Spadoni siblings watch from the sidelines
By Greg Seubert
She’s only in the fourth grade, but Scout Spadoni is already looking forward to high school.
So is her brother, Jack, a fifth-grader.
If they have their way, their names will be on an Amherst High School football roster.
Both of them already have a taste of a successful football program, as they were on the Amherst sidelines for the Falcons’ 42-0 win Nov. 19 over Spencer/Catholic Columbus in the WIAA Division 5 state championship game at Camp Randall Stadium in Madison.
Their dad, Doug, is the team’s defensive coordinator.
“I like to chat with the players when they make a good play,” Jack said. “I actually feel a bond with these guys.”
Does he have a favorite player?
“Not really,” he said. “I like them all.”
“It’s great because I get to be with my dad,” Scout said. “It kind of feels like I’m coaching with him.”
The kids are no strangers to the game of football, according to Doug, a former teacher and assistant coach at Waupaca High School.
“They’re always talking about football,” he said. “We watch football.”
The kids also suited up this fall for Amherst’s Mid-State Youth Football & Cheerleading Conference teams.
“I like that you get to be physical and hit,” said Scout, who lined up as a defensive end.
“She can do whatever she wants,” Doug said. “They love the game and love being around it. (Jack) wants to lift weights not any time soon, but he knows what it takes.”
“I’m learning the jet sweep, the option and different plays,” Jack said. “Defense, that’s what’s important about football. Offense wins games, but defense wins championships.”
Not only do Scout and Jack get to watch the game from the field, they also help out when needed. So does their grandfather and Doug’s father-in-law, Ray Hurt, a volunteer coach.
“I’ve had a lot of fun being the ball boy and doing the Worm at the end of games,” Jack said.
“I usually help with the cleat grinders or the water bottles,” Scout said.
The win over the Rockets was the Falcons’ second state championship in four seasons and their second straight trip to the finals. Lancaster handed Amherst a 41-21 game last year. Jack was on the field with Doug for that game, but Scout watched from the stands with her mother, Amy.
Scout was excited to be on the field this year.
“It’s great because the Badgers play here and I’m standing on the field that they play on,” she said.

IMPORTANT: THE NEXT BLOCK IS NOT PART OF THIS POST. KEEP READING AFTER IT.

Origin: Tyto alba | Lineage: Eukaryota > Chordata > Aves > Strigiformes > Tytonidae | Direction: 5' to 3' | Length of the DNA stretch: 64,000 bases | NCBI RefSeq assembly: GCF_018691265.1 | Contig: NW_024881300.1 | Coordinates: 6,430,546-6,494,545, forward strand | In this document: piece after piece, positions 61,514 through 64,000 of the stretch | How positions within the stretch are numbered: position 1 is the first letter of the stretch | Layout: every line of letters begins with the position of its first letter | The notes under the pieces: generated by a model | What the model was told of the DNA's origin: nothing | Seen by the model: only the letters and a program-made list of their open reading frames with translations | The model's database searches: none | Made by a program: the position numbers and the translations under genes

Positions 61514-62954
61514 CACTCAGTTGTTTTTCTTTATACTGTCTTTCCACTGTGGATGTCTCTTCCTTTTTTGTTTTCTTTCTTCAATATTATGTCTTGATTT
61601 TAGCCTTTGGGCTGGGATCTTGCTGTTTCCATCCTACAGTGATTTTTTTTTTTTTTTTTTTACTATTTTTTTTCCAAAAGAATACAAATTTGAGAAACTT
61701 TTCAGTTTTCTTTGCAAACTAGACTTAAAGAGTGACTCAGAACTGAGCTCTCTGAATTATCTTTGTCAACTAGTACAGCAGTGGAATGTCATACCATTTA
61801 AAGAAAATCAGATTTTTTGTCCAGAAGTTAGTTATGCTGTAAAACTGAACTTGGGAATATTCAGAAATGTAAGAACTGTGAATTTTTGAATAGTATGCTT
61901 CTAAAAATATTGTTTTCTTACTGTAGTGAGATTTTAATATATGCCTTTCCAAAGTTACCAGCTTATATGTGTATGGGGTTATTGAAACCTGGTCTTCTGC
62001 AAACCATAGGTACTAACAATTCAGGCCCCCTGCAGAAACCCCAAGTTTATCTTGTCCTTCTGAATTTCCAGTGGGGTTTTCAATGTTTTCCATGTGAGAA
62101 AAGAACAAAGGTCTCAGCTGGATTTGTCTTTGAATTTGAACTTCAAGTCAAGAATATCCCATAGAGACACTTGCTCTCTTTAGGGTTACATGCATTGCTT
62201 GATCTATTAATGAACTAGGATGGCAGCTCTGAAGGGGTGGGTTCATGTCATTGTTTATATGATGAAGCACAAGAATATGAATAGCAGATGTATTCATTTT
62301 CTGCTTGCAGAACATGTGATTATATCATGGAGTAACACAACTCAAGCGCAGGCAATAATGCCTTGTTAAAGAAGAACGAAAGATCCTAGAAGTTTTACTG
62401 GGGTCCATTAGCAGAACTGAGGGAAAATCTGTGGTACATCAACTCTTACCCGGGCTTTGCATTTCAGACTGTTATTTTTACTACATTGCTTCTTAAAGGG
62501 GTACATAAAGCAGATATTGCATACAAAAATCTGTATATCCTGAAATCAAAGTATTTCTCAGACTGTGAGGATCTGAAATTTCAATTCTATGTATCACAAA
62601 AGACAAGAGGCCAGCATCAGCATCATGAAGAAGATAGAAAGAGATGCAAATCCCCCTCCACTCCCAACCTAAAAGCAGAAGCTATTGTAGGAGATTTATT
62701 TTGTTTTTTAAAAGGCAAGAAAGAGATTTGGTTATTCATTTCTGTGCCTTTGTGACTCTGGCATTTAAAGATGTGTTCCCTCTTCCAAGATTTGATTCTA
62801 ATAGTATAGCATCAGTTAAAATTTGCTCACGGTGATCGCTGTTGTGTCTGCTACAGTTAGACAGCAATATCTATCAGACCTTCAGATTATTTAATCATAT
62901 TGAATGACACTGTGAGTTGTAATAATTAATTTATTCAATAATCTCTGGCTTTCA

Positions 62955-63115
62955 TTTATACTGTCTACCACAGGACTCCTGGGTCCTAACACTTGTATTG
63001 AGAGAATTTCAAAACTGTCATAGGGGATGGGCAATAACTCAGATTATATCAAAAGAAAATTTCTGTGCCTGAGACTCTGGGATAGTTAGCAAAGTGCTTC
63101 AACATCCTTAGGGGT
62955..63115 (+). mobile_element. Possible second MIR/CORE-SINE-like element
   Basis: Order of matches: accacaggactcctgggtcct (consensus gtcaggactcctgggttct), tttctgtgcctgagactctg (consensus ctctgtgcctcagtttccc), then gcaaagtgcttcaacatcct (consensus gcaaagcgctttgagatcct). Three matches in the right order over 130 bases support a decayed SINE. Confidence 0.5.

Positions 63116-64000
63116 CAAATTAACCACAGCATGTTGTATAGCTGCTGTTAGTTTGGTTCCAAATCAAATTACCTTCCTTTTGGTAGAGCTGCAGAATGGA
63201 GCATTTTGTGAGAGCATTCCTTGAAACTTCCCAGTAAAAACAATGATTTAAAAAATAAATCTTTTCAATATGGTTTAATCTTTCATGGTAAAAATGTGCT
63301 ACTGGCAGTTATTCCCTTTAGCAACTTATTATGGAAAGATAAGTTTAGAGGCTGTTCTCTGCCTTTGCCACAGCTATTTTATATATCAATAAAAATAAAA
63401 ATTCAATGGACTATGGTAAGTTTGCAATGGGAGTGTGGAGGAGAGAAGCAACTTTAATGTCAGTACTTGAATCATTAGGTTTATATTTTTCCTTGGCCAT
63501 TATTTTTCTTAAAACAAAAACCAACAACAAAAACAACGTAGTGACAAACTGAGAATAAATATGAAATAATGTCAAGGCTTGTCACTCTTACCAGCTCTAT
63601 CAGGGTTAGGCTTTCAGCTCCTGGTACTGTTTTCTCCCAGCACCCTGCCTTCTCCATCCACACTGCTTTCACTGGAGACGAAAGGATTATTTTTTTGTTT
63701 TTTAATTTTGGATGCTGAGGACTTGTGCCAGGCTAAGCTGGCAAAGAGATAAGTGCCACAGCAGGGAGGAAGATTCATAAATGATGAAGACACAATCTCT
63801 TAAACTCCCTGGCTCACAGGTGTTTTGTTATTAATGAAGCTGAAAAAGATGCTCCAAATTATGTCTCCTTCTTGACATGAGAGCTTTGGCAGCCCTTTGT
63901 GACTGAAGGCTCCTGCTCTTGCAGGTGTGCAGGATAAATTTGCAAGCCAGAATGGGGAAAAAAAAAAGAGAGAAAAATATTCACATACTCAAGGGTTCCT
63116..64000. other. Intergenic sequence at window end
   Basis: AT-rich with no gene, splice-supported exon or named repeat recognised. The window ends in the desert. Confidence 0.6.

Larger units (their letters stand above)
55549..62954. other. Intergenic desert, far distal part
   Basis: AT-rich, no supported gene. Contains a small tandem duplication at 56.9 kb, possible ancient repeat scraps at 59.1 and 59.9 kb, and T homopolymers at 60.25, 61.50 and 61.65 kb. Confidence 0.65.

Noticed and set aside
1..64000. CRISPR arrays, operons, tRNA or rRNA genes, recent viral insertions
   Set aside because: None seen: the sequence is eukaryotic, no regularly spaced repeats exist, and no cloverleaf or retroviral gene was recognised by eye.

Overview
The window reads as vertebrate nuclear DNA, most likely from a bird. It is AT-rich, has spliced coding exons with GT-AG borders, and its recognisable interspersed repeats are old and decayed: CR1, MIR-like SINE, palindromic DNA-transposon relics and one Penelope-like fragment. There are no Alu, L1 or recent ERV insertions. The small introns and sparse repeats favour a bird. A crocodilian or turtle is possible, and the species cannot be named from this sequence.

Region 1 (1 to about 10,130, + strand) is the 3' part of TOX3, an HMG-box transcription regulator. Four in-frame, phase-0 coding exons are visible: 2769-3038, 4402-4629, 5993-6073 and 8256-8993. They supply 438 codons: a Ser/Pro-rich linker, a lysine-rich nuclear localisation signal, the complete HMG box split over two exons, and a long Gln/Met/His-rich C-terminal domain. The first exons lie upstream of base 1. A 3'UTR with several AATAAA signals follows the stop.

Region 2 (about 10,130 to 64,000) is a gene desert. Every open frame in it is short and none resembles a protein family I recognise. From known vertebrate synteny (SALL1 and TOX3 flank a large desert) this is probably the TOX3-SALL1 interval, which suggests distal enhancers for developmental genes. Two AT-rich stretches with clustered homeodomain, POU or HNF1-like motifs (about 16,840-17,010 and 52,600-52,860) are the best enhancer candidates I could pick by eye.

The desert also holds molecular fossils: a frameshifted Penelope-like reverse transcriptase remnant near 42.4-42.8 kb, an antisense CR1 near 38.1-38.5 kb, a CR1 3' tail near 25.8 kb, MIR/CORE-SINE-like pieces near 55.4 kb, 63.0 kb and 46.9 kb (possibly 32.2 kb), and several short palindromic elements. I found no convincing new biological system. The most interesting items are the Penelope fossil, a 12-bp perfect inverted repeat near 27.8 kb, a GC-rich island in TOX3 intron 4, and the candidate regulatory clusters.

“There’s nothing like it,” Doug said. “I always dreamed since they were babies that it would be like this. I might have even dreamed that at some point we’d win a state title with my kids on the sidelines. I knew I always wanted them on the sidelines with me. It means more than me than I can describe.”
The Falcons now have two state titles and a state final appearance in the last four seasons.
“It was an awful feeling last year,” Doug said. “We got run over, absolutely run over. Just when you think you know a few things, all of a sudden you get smashed.
“I think it was such a surprise to us,” he said about beating Lancaster 19-7 in the 2012 championship game. “It was our third year (of coaching) and all of a sudden, we were really good and we won state. We’re not used to it, you never get used to it. It’s absorbing it more. It’s a more satisfying feeling.”
The Falcons finished the season with a 14-0 record, the second undefeated football season in school history.
“They’re a talented group,” Doug said. “This is the strongest team we’ve had. They lifted (weights) so hard and were so focused. (Coach Mark) Lusic and I talked about this. We didn’t have to yell at them all the time about effort. They just came to work. They were focused and never lost sight of the big picture. They were an easy group to coach.
“I figured we’d be good,” he added. “I let Mark do the big picture stuff. I think more on terms of a weekly basis and how to make the defense better. I don’t ever allow myself to think, ‘We’re going to go to state.’”
“Getting here took a lot of work,” Jack said. “We did it. I’m as proud as my dad.”